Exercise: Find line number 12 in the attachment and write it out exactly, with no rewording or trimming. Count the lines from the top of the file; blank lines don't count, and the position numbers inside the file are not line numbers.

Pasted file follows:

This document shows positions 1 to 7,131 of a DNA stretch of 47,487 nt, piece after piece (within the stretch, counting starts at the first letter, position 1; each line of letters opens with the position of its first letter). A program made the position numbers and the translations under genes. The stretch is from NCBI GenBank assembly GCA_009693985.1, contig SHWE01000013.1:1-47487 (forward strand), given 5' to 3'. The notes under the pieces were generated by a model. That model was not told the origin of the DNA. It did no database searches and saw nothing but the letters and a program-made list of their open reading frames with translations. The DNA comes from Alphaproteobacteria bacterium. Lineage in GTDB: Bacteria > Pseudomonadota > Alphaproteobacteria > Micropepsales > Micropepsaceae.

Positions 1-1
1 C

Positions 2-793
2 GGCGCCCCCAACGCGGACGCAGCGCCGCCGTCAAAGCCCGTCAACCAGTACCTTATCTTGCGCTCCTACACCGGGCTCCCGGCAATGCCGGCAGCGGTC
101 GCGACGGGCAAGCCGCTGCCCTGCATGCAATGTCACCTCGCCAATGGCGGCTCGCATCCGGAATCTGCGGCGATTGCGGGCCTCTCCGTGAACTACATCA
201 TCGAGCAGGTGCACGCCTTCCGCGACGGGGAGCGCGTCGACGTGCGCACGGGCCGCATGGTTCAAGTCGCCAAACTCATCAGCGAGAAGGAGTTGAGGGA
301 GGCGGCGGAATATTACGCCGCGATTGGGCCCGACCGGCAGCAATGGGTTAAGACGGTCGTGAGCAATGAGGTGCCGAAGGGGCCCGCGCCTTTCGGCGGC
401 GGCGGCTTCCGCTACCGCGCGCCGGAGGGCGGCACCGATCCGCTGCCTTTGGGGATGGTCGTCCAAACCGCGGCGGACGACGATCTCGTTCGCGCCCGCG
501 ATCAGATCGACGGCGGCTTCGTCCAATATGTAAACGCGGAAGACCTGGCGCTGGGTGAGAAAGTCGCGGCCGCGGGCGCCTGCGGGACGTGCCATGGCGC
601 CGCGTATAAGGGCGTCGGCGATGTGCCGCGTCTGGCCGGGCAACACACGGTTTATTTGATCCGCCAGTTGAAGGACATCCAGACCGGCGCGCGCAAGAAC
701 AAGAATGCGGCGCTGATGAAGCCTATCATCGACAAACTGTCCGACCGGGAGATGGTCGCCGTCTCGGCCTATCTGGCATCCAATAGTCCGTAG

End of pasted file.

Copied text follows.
701 AAGAATGCGGCGCTGATGAAGCCTATCATCGACAAACTGTCCGACCGGGAGATGGTCGCCGTCTCGGCCTATCTGGCATCCAATAGTCCGTAG